Editorial: Hold on to North Rowan High
Published 11:01 pm Saturday, December 15, 2018
The Rowan-Salisbury School System needs to streamline the number of schools it operates, but closing North Rowan High School cannot be part of the plan. The school is too important to Spencer, East Spencer and, in fact, all of Rowan County.
And it has succeeded in ways those outside the North Rowan family may not fully appreciate.
North Rowan was the first of Rowan County’s consolidated high schools, built in a wave of new energy and momentum in the late 1950s and early 1960s. The transformation was not complete, however, until the school system also desegregated around 1970, an especially rocky process at North. A “Save Our Schools” group sued the school board to try to prevent having black and white children attend classes together — not only at the high school, but also at Spencer Elementary and, as a new junior high, the Dunbar School in East Spencer. “Little children are going to be deposited in strange communities,” a lawyer for the plaintiffs argued. “It’s going to be catastrophic in that regard.”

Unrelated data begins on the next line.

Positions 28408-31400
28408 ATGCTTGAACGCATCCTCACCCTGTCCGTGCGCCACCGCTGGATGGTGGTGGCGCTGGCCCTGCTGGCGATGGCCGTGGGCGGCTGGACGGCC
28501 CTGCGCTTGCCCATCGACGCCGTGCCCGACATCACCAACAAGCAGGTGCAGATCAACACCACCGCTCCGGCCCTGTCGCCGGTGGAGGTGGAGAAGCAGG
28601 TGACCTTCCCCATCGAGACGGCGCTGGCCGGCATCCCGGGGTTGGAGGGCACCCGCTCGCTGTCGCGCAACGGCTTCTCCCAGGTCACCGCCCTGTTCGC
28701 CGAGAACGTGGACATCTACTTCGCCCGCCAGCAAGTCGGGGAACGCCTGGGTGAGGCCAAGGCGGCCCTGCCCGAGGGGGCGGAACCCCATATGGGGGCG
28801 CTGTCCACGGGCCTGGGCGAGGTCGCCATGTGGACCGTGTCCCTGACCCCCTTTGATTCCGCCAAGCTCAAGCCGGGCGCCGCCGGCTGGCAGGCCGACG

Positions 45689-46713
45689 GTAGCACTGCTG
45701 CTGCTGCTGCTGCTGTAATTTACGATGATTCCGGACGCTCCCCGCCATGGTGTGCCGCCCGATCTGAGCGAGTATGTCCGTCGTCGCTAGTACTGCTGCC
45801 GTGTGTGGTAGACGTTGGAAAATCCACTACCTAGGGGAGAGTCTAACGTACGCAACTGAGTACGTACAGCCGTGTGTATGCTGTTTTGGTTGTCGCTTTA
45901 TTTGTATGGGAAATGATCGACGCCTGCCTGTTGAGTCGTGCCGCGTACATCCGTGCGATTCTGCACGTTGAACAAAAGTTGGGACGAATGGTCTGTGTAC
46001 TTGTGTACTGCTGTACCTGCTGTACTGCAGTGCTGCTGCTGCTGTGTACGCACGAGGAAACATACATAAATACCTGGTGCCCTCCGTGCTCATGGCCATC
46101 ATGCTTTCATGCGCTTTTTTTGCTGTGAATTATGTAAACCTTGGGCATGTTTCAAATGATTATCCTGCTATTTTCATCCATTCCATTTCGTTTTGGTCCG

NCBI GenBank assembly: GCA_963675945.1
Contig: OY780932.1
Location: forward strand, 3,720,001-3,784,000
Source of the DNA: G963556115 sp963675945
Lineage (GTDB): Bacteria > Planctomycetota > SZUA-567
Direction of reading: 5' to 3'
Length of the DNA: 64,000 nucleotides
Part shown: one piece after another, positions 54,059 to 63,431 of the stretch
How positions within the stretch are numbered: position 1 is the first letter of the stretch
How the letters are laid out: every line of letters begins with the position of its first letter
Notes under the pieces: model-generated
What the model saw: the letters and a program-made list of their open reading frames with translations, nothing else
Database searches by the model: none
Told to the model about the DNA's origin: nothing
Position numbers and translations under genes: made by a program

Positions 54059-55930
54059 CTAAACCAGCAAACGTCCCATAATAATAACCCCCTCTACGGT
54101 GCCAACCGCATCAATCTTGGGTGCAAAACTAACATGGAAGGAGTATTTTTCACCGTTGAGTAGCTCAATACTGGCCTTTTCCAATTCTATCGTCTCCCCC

The school board and integration eventually prevailed, and the result has been far from catastrophic. Now North Rowan High School builds strong bonds between families of different races and backgrounds. It brings the people of East Spencer and Spencer together like nothing else can. The school is also the center of activity in Spencer, a town slowly rebuilding from the catastrophic loss of the Spencer Shops decades ago.
There are several options for drawing more students to North — redistricting, housing part of the system’s renewed investment in vocational training, or even an expansion of Rowan County Early College.
The school board is doing the necessary work of reviewing capital needs and setting priorities. But savings that undermine an entire community may a fool’s bargain.